The Commission on Infant Mortality

The Commission on Infant Mortality met Wednesday, October 11, for the first time in over a year and a half.  The commission focused on the work that began with the passage of Senate Bill 332, focusing on what has happened since the last meeting (April 28, 2016) and what the state has been doing regarding implementation of the bill. The commission heard testimony from Health Policy Institute of Ohio (HPIO), Moms2B, Ohio Department of Health (ODH), and Celebrate One.

HPIO testified on the details of the contract they were awarded by the Legislative Service Commission (LSC) as a part of Senate Bill 332, which specified more research to be conducted on social determinants of health and how they relate to infant mortality. The report, due to LSC by December 1, will review policies and programs specific to infant mortality and housing, transportation, education, and employment.  Additionally, HPIO is charged with identifying opportunities to improve policies and programs, study impacts of state-funded rental assistance programs, and evaluate best practices from other states.  HPIO reported about the active involvement of stakeholders in the report.

Moms2B shared the details of their weekly prenatal education program focused in Columbus around infant mortality hotspots.  The group has nine meetings a week in high-risk neighborhoods throughout the city where infant mortality is most prevalent.  Centered on providing a sense of community for pregnant women and new mothers, Moms2B focuses on providing tools for at-risk women to have healthy pregnancies and a safe first year of their child’s life.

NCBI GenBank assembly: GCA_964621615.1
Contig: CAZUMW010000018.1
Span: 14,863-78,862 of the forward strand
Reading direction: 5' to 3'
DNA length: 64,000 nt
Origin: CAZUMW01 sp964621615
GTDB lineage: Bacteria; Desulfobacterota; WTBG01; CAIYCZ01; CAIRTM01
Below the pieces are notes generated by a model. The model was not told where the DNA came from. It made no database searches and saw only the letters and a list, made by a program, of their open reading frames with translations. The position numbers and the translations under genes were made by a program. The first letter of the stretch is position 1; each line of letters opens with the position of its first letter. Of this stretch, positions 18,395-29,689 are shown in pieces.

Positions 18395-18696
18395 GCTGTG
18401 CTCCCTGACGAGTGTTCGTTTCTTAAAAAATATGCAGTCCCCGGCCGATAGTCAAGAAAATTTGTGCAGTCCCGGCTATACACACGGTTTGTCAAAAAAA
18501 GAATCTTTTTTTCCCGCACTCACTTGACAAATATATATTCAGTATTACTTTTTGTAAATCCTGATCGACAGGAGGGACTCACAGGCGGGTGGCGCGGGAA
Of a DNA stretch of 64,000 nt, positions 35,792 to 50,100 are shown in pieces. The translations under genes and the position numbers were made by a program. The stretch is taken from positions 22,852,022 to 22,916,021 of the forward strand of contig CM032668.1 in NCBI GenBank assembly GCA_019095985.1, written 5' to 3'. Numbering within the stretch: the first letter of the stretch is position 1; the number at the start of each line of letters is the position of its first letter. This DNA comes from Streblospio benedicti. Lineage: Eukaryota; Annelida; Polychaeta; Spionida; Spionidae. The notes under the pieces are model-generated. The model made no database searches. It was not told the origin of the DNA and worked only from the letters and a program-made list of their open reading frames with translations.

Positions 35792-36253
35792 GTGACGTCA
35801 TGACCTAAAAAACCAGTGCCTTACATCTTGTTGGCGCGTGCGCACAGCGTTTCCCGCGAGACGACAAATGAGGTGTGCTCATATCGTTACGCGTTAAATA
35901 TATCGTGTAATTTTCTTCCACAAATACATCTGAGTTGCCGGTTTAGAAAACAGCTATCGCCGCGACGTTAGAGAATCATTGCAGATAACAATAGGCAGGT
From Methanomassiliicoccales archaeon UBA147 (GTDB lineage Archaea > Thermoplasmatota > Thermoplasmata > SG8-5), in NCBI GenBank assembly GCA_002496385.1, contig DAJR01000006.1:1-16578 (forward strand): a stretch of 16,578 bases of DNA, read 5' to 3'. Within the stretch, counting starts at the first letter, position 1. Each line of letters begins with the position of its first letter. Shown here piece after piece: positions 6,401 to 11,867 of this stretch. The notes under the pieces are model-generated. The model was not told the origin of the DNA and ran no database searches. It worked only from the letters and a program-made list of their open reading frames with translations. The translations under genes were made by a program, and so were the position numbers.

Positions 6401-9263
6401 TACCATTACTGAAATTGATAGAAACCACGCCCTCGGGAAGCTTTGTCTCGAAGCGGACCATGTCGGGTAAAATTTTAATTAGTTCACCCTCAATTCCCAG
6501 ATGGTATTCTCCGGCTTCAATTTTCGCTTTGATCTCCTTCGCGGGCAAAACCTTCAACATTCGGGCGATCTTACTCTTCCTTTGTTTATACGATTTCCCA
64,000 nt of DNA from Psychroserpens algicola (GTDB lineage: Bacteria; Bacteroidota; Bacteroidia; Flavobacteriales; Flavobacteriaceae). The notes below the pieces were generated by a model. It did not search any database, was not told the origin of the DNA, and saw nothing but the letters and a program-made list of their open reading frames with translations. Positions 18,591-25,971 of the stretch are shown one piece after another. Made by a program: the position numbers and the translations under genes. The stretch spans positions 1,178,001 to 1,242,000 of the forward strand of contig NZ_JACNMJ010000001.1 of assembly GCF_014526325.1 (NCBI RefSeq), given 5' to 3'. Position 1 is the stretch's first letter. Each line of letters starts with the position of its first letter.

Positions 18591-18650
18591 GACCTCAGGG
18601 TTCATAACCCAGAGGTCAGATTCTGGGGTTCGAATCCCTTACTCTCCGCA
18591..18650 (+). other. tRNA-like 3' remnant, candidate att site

ODH testified on its work on implementing Senate Bill 332. Highlighting data changes that will allow for more time-sensitive data to be available to the public, the department cited a five-day turn-around for some death-specific data.  The department touched on the continued progress made with Ohio’s medical schools and residency programs to include long-acting reversible contraception education and efficacy-based contraception counseling in their academic and residency programs.  ODH also shared a new Still Birth Fact Sheet; similar fact sheets and score cards will be made publically available in the future.

Arguably, of most interest to the committee was the department’s briefing on the 2016 Infant Mortality data, made available last week.

Ohio Infant Mortality, by Race and Ethnicity (2016)

Source: Ohio Department of Health

The data from the report shows an increase in the black infant mortality rate from 15.1 (number of deaths per 1,000 live births) in 2015 to 15.2 in 2016.  The white infant mortality rate also increased from the 2015 rate of 5.5 to the 2016 rate of 5.8.

Last to testify before the commission was Celebrate One, an organization based out of the Mayor’s office in Columbus.  The organization focuses on improving the social and economic conditions that drive infant mortality in the city.  Like Moms2B and in partnership with some of their locations, Celebrate One is located in Columbus hotspots where infant mortality is more likely to happen.  Driving the work of Celebrate One is data that are timely and specific to the neighborhoods and the city that the program serves. Celebrate One puts out monthly reports, detailing the numbers of deaths in the community, sleep-related deaths, and the death rate among diverse races, all in an effort to quickly respond to the community’s needs.

The commission plans to hold additional meetings in early 2018.